Immigrants: beneficial competition

Don’t be a bully.

Last week a federal judge ruled an 18-year-old girl in Florida should be deported because her parents brought her illegally from Colombia to the U.S. 14 years ago. NBC Miami quotes a woman arguing the girl should be deported because “her parents broke the law.” The deportation argument comes from a popular ethos, presumably born from fear.

And it’s an understandable fear for jobs. The Federation for American Immigration Reform, an anti-immigration lobbyist group, argues, “Access to lower-wage foreign workers has a depressing effect on wages.” That part of their argument is sound. As competition for jobs increase, wages decrease because companies have a greater supply of applicants than available positions. The lobbying group blames worker supply, concluding immigrants take jobs from Americans.

But the data tells a different story.

A 2007 report commissioned by the National Venture Capital Association found that immigrants formed 25 percent of all venture capital backed, publicly traded companies in the U.S., which combine for a total market capitalization of more than $500 billion. In addition, 40 percent of publicly traded high-technology companies were started by immigrants, such as Jerry Yang, the co-founder of Yahoo, and Sergey Brin, the co-founder of Google. What is more, only 8.7 percent of the U.S. population is legal immigrants. Far from stealing jobs, immigrants documented and undocumented, are creating them.

A Duke University study found that as of 2006, 25 percent of U.S. patents are filed annually by foreign nationals residing in the U.S. Moreover, according to the Small Business Administration, 16.7 percent of all new small businesses in the U.S. are started by immigrants, generating $67 billion of the U.S.’s $577 billion annual small business income. Bear in mind only 8.7 percent of U.S.  residents are legal immigrants, which means some businesses are made by immigrants of dubious legality.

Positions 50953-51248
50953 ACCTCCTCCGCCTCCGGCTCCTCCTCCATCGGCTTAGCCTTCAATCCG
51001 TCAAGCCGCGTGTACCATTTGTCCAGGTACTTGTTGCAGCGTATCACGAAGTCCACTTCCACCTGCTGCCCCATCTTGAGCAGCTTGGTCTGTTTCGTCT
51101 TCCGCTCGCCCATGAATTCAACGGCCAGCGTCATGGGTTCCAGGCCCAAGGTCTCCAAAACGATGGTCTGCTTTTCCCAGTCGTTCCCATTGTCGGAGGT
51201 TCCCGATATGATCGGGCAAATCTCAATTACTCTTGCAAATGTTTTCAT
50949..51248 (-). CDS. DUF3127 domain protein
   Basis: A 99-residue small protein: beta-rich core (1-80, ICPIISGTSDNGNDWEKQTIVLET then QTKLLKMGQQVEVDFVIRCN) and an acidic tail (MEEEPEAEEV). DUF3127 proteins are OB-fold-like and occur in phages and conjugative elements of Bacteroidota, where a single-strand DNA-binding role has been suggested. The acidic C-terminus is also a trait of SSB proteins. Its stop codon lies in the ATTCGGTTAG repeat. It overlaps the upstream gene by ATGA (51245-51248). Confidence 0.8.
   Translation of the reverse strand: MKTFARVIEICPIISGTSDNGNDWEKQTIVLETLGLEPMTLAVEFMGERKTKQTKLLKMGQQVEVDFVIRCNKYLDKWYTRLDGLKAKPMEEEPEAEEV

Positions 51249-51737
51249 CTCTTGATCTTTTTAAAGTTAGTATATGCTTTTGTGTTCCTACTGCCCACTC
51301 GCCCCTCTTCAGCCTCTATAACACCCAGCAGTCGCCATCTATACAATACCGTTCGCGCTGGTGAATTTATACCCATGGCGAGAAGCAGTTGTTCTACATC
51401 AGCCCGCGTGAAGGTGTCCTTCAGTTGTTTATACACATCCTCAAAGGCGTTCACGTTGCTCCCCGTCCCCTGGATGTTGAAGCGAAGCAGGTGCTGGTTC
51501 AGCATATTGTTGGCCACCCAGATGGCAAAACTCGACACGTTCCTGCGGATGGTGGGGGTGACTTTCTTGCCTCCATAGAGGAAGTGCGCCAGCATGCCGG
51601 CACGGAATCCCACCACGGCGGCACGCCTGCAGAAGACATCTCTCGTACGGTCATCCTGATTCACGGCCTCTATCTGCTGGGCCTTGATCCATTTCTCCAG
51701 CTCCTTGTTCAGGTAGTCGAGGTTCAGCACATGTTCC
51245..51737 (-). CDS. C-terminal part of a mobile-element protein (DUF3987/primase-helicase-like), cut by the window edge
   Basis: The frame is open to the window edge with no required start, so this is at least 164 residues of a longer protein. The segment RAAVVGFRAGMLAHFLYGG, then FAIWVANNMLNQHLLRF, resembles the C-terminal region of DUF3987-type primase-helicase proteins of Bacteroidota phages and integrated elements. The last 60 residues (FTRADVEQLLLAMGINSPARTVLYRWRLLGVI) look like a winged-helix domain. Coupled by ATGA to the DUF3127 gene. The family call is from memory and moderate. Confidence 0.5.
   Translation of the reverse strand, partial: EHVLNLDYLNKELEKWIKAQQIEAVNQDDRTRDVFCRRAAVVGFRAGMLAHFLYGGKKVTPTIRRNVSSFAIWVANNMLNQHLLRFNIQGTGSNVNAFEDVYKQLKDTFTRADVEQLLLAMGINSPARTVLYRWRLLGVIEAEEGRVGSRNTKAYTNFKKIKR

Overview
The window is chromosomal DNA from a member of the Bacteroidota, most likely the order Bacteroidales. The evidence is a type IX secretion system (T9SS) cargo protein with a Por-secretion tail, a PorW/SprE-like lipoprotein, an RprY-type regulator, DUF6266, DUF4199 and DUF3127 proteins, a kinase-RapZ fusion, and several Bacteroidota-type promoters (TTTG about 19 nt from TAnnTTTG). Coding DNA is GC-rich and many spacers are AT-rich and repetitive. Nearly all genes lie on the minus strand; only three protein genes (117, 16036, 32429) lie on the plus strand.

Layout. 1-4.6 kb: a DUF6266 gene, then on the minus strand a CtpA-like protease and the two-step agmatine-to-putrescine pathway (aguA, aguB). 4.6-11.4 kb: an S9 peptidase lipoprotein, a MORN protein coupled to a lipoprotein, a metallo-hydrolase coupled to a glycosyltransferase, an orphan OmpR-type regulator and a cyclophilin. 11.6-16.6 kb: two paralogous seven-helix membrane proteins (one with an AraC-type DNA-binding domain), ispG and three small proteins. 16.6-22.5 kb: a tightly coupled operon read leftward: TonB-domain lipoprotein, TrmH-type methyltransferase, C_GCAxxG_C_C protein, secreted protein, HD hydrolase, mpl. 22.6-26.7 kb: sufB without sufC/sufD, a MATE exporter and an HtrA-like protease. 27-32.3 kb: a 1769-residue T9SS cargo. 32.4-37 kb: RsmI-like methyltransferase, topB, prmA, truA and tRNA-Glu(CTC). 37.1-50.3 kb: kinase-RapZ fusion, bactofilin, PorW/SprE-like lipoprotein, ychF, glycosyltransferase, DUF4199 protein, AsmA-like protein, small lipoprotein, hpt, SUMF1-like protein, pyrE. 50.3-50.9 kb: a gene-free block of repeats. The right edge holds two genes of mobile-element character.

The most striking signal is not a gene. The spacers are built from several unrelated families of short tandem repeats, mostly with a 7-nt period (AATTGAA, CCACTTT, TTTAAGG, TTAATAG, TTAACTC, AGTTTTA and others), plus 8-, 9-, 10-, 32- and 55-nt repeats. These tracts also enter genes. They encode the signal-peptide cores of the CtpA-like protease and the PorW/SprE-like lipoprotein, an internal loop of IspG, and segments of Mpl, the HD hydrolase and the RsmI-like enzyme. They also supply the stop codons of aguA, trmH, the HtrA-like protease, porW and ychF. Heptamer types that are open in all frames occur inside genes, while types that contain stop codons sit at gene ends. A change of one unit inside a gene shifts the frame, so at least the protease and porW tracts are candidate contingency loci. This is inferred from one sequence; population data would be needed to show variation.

Scared stories of immigrants stealing jobs and creating an undue fiscal burden are common, but they’re untrue. According to the IRS, undocumented immigrants paid $50 billion in taxes from 1996-2003, and the IRS estimates 40 percent of undocumented immigrants work off the books. A legalization scheme, according to the non-partisan Congressional Budget Office, would raise $48 billion per year.

Here’s another perspective: DuPont, the world’s second largest chemical company, is a U.S. company started by a visiting French citizen. So is eBay, the website was started by a French-born Iranian. Andy Grove, the co-founder of Intel was an illegal immigrant from Hungary. Jen-Hsun Huang, the founder of NVIDIA, was born in Taiwan. Charles Pfizer was German. Even the great American Andrew Carnegie wasn’t American, he started the Carnegie Steel Company as a Scotsman. Alas, 40 percent of Fortune 500 companies were founded by immigrants —legal, temporary and illegal.

The world is changing fast and it’s being created by immigrants who are hungry for success.

The high school girl in Florida is poor and illegal yet became valedictorian. She could have her choice of Yale or Harvard, and wants to be a surgeon. She could make $400,000 per year, whereas statistically 66 percent of us will graduate and make under $40,000. Scary indeed, but no reason to pick on a girl.


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